Purpose: Hodgkin lymphoma (HL) is highly curable in high-income countries (HICs), yet many patients around the world do not have access to therapy. In 2012, cancer care was established at a rural district hospital in Rwanda through international collaboration, and a treatment protocol using doxorubicin, bleomycin, vinblastine, and dacarbazine (ABVD) without radiotherapy was implemented.
Methods: We conducted a retrospective cohort study of all patients with confirmed HL seen at Butaro Hospital from 2012 to 2018 to evaluate quality indicators and clinical outcomes.
Results: Eighty-five patients were included (median age, 16.8 years; interquartile range, 11.0-30.5 years). Ten (12%) were HIV positive. Most had B symptoms (70%) and advanced stage (56%) on examination and limited imaging. Of 21 specimens evaluated for Epstein-Barr virus, 14 (67%) were positive. Median time from biopsy to treatment was 6.0 weeks. Of 73 patients who started ABVD, 54 (74%) completed 6 cycles; the leading reasons for discontinuation were treatment abandonment and death. Median dose intensity of ABVD was 92%. Of 77 evaluable patients, 33 (43%) are in clinical remission, 27 (36%) are deceased, and 17 (22%) were lost to follow-up; 3-year survival estimate is 63% (95% CI, 50% to 74%). Poorer performance status, advanced stage, B symptoms, anemia, dose intensity < 85%, and treatment discontinuation were associated with worse survival.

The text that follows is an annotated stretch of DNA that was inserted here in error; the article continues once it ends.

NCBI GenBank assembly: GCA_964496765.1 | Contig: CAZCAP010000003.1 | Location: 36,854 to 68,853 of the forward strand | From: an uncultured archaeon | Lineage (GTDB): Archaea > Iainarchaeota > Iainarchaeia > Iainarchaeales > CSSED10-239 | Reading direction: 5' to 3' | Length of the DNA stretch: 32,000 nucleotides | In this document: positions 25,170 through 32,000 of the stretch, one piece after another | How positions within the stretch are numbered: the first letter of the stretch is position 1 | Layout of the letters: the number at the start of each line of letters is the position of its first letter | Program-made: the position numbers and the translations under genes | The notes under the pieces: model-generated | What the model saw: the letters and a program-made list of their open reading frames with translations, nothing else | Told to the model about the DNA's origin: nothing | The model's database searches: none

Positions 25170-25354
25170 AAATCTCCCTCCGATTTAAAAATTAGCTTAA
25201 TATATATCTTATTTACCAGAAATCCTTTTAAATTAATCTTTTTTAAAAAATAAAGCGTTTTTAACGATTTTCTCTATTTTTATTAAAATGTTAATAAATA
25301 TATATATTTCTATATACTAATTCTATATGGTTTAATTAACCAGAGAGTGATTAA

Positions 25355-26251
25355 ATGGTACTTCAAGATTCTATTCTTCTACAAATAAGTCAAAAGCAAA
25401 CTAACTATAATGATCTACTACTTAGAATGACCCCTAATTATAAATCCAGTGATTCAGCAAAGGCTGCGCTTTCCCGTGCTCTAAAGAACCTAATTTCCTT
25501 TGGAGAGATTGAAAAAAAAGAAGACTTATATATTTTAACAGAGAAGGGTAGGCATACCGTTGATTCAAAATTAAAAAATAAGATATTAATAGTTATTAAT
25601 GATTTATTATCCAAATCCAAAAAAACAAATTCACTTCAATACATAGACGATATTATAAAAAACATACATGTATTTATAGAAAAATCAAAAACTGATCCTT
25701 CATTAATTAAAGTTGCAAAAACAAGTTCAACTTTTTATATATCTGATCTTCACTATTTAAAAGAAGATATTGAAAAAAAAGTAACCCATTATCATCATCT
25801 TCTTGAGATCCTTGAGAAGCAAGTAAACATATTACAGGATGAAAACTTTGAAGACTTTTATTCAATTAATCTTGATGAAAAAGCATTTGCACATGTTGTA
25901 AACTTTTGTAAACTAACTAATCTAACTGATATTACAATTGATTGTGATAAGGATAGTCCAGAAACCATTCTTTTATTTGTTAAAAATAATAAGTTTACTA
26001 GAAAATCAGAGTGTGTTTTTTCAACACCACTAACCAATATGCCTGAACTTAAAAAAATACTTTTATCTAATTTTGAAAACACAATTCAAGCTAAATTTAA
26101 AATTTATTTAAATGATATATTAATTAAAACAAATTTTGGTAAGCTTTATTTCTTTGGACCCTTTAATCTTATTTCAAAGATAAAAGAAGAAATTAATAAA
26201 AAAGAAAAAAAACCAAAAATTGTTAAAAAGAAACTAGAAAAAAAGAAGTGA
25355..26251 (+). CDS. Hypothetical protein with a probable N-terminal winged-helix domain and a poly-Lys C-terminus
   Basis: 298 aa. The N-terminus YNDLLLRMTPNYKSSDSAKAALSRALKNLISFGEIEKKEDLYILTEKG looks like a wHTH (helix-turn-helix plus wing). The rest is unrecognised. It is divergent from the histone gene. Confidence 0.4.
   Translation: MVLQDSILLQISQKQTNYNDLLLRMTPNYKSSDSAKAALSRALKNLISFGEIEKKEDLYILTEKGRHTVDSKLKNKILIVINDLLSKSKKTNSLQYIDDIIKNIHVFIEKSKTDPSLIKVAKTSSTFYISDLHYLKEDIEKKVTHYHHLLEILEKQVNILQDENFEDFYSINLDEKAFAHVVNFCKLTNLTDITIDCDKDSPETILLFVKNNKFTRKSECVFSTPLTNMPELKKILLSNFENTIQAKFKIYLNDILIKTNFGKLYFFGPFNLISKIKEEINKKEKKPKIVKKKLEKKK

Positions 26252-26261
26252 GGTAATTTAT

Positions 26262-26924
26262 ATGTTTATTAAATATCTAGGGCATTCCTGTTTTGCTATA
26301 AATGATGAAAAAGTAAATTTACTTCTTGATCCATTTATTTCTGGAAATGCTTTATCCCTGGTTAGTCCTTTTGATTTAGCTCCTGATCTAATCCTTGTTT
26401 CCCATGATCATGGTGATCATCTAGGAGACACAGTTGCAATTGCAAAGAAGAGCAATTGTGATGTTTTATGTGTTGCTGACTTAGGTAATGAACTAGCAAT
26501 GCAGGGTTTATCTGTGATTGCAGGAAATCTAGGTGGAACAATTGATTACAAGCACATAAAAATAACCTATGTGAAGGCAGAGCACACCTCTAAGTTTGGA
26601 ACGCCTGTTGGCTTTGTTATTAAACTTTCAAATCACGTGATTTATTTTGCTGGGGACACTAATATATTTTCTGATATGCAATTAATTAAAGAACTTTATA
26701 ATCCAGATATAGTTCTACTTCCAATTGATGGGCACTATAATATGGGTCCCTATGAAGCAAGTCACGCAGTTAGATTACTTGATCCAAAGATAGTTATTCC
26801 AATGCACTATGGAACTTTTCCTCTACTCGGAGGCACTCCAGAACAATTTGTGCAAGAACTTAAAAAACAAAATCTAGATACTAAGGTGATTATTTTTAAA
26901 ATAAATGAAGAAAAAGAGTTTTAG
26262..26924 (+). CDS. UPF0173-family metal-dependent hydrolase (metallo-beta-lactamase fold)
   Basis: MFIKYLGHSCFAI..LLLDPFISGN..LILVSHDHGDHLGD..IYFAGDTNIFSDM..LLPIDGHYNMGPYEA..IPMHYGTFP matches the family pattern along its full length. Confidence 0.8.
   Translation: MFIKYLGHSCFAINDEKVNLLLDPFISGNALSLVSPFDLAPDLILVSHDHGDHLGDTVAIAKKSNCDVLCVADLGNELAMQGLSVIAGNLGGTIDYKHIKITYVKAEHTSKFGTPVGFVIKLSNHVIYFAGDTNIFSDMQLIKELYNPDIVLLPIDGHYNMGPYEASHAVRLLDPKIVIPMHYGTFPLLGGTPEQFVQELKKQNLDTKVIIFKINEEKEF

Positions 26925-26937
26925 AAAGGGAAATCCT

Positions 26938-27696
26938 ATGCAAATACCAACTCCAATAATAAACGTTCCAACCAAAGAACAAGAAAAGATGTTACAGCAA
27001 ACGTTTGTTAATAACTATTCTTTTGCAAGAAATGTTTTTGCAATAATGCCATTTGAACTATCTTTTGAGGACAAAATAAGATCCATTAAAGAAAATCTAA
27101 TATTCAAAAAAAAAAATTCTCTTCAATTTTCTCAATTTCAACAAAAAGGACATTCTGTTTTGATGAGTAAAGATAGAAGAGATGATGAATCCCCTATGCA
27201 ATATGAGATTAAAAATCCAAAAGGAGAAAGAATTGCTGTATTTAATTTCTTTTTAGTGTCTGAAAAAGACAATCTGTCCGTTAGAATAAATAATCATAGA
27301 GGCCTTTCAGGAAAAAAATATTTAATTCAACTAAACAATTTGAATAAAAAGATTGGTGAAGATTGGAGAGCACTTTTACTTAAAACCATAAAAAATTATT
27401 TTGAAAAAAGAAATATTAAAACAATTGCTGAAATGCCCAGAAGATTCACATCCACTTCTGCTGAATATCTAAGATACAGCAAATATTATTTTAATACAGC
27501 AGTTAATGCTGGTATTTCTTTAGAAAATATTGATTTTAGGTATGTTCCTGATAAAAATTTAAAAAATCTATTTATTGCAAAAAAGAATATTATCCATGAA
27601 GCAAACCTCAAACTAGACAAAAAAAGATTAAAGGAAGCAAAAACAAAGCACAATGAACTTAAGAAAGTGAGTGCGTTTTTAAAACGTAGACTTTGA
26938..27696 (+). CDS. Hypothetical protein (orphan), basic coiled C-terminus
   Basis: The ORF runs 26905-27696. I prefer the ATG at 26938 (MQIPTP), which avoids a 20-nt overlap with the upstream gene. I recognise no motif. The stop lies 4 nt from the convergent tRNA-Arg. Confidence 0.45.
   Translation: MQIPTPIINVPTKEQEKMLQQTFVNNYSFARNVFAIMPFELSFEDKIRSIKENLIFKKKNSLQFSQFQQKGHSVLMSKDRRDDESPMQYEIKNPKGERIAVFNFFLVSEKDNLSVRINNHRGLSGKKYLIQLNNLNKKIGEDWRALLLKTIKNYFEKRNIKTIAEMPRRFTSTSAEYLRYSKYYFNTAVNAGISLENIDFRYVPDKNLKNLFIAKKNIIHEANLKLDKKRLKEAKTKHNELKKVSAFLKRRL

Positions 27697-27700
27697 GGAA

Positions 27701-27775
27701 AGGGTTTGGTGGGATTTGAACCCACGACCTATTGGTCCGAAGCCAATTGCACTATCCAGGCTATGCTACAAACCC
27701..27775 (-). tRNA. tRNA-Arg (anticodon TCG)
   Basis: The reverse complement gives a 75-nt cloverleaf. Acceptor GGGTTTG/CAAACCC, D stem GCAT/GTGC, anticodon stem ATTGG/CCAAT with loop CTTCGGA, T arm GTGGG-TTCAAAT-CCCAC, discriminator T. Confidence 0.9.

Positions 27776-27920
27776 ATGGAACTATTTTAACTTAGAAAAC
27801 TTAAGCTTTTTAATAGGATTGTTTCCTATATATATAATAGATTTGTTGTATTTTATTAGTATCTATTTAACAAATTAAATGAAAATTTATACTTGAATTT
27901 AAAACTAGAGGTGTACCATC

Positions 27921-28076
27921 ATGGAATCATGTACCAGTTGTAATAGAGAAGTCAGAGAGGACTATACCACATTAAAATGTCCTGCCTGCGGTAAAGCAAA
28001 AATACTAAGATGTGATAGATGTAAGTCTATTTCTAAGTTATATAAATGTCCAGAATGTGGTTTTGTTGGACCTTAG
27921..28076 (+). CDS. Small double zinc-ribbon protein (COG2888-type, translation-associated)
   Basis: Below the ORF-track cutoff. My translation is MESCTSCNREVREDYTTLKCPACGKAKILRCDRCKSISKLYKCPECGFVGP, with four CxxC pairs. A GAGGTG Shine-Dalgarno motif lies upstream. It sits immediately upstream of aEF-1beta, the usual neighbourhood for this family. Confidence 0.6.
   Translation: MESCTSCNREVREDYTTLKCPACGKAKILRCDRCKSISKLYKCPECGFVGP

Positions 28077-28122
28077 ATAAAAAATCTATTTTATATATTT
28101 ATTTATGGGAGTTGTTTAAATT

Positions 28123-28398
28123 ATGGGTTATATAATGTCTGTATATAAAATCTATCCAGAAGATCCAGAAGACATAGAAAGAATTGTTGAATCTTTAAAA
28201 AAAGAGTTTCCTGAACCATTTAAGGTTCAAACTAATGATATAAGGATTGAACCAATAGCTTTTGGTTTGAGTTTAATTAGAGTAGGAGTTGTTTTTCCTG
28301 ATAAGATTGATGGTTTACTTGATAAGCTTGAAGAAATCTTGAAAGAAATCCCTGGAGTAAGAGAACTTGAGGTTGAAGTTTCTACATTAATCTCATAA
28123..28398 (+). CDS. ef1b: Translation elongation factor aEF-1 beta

Conclusion: Treating HL with standard chemotherapy in a low-resource setting is feasible. Most patients who completed treatment experienced a clinically significant remission with this approach. Late presentation, treatment abandonment, and loss to follow-up contribute to the discrepancy in survival compared with HICs. A strikingly younger age distribution in our cohort compared with HICs suggests biologic differences and warrants further investigation.